In this Fitt, everyone in Heorot falls asleep. Fate looms over them again in the person of Grendel's mother. Whereas Grendel was simply a monster, a fiend, Grendel's mother is described as a "formidable lady." Her ancestry is traced back to the first murderer, Cain. Nevertheless, her motivation for a raid on Heorot--revenge for her son's death--is entirely understandable and even laudable to the poem's original audience. She is also weaker and more vulnerable than Grendel was, so she has to flee from the hall's defenders. These do not include Beowulf, as he is sleeping in separate chambers that night. As she leaves, she snatches up and carries off a single person, the king's counsellor, Aeschere. This causes the king great grief. In the morning, he summons Beowulf.
XX. GRENDEL’S MOTHER ATTACKS
They sank into sleep. Someone paid dearly
for his evening rest—as often happened
when the gold-hall was held by Grendel
who had caused evil till his end came,
killed for his crimes. It became well-known
that some avenger still survived him,
lived after the loss. For a long time past
her grim bereavement, Grendel’s mother
a formidable woman, mourned her woes.
She inhabited horrid waters, 1260
cold-flowing currents, for Cain had slaughtered,
put to the edge, his only brother,
his father’s son. The sinner fled,
marked by murder, from communal joys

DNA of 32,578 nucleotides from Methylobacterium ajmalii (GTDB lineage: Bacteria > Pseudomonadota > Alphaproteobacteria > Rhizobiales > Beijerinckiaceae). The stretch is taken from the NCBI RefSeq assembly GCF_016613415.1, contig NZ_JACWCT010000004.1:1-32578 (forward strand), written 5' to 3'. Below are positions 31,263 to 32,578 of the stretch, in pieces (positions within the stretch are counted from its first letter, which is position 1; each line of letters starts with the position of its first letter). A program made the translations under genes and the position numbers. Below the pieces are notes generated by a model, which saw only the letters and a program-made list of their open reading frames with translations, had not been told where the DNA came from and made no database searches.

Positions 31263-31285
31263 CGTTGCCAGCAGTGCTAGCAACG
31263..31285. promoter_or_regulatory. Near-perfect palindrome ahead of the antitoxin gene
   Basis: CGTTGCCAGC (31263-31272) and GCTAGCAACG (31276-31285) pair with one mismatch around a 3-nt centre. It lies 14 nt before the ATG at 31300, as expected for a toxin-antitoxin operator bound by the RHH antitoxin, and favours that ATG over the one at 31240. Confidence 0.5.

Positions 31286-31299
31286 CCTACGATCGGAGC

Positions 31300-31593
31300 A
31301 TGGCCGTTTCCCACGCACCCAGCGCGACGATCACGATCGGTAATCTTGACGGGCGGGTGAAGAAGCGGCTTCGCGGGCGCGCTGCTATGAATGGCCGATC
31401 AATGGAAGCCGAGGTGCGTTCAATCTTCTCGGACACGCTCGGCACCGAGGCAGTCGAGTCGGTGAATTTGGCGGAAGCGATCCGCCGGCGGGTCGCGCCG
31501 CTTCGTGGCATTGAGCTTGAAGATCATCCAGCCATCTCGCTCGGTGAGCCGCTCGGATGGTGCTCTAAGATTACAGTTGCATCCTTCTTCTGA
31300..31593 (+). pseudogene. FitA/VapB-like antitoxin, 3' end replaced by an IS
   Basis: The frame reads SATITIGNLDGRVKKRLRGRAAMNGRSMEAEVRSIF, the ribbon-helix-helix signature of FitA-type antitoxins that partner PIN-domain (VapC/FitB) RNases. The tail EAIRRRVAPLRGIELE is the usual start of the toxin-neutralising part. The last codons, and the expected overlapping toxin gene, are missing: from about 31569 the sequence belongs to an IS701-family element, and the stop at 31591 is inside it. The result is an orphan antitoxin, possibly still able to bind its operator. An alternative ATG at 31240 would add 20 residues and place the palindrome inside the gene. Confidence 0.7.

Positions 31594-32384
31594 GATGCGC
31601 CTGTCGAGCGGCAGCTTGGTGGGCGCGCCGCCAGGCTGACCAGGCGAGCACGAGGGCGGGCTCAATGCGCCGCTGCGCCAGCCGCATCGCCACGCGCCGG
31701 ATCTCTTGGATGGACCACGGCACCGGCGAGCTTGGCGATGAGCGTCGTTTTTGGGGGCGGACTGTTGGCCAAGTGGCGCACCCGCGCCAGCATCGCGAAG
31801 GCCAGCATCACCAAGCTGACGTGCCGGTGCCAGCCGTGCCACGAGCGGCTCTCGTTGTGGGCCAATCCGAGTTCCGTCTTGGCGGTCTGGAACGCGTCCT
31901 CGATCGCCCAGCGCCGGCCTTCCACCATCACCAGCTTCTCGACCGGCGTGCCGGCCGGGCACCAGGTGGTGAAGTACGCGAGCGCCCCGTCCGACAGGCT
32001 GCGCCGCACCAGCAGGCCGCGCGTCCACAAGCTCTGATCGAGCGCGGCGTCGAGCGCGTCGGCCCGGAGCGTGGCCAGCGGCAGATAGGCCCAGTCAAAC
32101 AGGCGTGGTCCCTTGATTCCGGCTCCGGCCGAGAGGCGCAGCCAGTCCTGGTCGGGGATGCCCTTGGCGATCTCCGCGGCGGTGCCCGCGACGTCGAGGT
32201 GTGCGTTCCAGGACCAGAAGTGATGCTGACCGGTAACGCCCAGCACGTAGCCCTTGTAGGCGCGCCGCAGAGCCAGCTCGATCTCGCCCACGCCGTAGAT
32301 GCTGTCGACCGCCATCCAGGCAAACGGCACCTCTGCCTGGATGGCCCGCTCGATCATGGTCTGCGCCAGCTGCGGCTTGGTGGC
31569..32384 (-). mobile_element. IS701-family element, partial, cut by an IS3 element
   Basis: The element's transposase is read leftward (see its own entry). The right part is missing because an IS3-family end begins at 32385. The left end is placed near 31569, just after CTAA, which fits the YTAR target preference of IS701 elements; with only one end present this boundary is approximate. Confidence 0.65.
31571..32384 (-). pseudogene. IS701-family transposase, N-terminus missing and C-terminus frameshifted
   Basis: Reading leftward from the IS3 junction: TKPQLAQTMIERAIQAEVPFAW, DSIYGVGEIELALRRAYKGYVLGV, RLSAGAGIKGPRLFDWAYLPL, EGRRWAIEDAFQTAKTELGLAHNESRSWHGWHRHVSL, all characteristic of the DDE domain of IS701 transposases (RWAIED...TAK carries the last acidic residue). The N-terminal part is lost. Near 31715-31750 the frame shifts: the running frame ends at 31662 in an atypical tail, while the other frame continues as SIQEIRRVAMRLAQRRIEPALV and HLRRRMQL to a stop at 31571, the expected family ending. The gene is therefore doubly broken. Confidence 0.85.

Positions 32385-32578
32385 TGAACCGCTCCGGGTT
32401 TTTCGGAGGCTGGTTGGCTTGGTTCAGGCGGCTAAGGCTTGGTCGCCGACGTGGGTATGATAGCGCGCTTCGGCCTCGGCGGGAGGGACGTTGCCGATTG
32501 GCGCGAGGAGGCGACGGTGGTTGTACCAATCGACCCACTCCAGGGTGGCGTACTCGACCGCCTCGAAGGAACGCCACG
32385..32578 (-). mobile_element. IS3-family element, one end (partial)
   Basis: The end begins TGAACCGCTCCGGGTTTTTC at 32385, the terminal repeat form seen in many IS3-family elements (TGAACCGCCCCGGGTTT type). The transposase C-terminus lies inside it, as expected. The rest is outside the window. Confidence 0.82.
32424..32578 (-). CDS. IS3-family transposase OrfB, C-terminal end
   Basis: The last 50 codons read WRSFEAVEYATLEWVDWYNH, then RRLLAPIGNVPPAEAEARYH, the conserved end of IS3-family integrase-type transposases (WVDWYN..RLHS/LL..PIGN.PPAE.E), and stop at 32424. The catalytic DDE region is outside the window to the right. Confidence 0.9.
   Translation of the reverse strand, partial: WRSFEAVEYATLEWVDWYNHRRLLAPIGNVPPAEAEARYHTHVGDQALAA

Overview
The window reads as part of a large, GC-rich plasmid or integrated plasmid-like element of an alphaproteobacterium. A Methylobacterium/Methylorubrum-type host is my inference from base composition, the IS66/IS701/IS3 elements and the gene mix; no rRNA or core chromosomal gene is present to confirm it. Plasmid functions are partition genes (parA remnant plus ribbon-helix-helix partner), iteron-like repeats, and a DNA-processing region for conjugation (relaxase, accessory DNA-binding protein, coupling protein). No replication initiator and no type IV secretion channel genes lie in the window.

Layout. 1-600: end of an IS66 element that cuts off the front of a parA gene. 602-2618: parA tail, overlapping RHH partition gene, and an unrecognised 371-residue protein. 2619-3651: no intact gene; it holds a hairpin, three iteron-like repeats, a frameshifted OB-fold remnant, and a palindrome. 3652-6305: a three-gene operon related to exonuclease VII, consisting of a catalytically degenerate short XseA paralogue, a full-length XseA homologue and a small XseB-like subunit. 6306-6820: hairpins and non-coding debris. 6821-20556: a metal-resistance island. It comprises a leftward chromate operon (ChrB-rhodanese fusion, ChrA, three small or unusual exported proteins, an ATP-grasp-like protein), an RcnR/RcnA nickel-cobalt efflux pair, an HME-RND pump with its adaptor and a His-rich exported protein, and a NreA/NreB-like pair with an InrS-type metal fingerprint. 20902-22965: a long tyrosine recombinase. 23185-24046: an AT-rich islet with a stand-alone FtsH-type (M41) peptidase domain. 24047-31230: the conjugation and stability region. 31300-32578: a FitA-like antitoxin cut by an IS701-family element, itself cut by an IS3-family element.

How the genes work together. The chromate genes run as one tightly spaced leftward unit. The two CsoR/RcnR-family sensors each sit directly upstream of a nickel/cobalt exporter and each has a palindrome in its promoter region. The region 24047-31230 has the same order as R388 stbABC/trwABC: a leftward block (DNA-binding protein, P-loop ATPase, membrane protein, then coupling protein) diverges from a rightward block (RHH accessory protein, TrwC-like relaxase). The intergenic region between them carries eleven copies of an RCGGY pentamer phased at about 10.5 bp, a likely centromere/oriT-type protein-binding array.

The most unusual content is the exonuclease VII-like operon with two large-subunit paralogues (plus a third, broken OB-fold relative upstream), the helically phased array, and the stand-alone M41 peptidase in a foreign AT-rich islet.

and lived in the wilds. From him woke many
monstrous spirits, among them Grendel,
the hateful felon who found at Heort
a warrior watching, waiting for battle.
The great monster grappled the man,
but he remembered the might he had, 1270
the greatest gift that God had sent him,
and relied for his life on the Lord’s favour,
comfort and aid. So he overcame,
subdued the hell-fiend, who hurried in despair,
his pleasures done, to his dying place,
the foe of mankind.
And his mother now
grieving and greedy grew in desire
for a sad journey to seek revenge.
She reached Heort, where Ring-Danes were
scattered, asleep. It soon happened: 1280
their fortunes altered when she first appeared,
Grendel’s mother, a menace less great
by the same amount a maiden’s strength,
a woman’s might, is weaker than an armed man’s
when a fine blade, forged by hammers,
a blood-fouled sword, slices through a boar-crest
and its keen edge cuts into a helmet.
They hastily hauled hard edges out,
blades from the benches, and broad-rimmed shields
held firm in their hands. Helmets were left 1290
and heavy hauberks when the horror struck.
She turned her attention to taking flight,
once she was sighted, to save her life.
She swiftly seized a single noble
and held him hard, then headed to the fen.
He was the hero Hrothgar loved best
of any who served him by either sea,
a strong shieldbearer, destroyed as he rested,
the best of men. Beowulf was absent,
in a stateroom outside assigned for his use 1300
after the mighty Geat was given treasures.
As turmoil grew, she retrieved from its gore
a familiar arm.
Anguish was admitted
back to their homes—a harsh bargain
with a dear one dead on each side
as the settled price. The sage king felt,
the grey-haired fighter, frustrated grief
when he realized the warrior lord,
his closest friend, was claimed by death.
Beowulf was called to the king’s chamber, 1310
the victorious man, as morning broke.
That noble went; the well-born knight
and his comrades walked to the waiting king
whose mind wondered if the Almighty would,
after sad news, set things aright.
The warrior then went over the floor
with his hand-picked men. The hall’s wood boomed.
Wishing to greet the wise monarch,
he asked if the ruler had rested well.
Had the night passed, as he hoped, in peace? 1320